I&IC Workshop #2 with James Auger at HEAD, brief: “Cloudy”

At HEAD – Genève today, we started the first workshop of the research project with James Auger (from Auger-Loizeau design studio and the Royal College of Arts in London). We’re going to spend this week with the first year students of the Media Design MA exploring cloud computing, personal cloud systems, objects and user interfaces.

In order to address this, the workshop started with a background description of the project’s purposes, the evolution of computers and network infrastructures, as well as an introduction to the current state of design objects and architectures related to cloud Computing: NAS systems, servers combined with heater, speculative projects related to such technologies. From this broad list of material we wondered about the lack of artefacts that go beyond purely functionalists goals. Cloud computing systems, especially in the context of people’s context is generally a commodity… hence a need for design interventions to re-open this black box.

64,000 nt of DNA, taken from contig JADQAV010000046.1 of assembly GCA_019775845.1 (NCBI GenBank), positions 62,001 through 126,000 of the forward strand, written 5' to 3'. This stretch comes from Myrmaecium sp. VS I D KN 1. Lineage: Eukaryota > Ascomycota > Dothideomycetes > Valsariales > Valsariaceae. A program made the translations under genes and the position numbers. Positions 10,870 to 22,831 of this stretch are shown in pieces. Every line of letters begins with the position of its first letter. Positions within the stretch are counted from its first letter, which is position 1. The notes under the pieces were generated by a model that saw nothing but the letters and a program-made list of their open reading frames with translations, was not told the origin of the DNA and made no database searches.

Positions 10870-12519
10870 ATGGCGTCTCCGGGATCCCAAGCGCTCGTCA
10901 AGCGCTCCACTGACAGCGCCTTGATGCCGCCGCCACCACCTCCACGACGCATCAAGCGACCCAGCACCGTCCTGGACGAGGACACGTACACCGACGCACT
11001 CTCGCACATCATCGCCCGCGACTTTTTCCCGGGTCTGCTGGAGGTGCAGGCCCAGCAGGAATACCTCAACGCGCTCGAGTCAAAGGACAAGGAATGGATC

Following Eames’ quote “A plan for arranging elements to accomplish a particular purpose” (as a definition of design), we asked students to start with a basic activity: to create a map of “elements” related to cloud computing. They had to choose a domain of everyday life (cooking, communication, etc.), begin by compiling “their” elements (material scale, cultural, historical, list people’s motivations, objects used to achieve it, situations, behaviors, etc.), sub-themes.

From this we discussed this ecology of elements and what aspects or user contexts they could focus on. Interestingly, students chose very broad topics: religion, communication, cooking, art performances, animal-computer relationships or music-making.   Based on this map, we then asked students to explore the role of cloud computing into these elements by looking at these questions:

  • How elements of the diagram might work with the cloud? How the cloud may influence each of these elements/the relationships between two of these elements?
  • How relationships between the elements on these maps may evolve with cloud computing?
  • What are the new situations/problems that may arise with the cloud? Implications?
  • What kind of objects will be linked to the cloud? Why? (From products to the role of the product and situations that arise)

The (many) answers to these questions led the groups to highlighting design opportunities to be discussed tomorrow.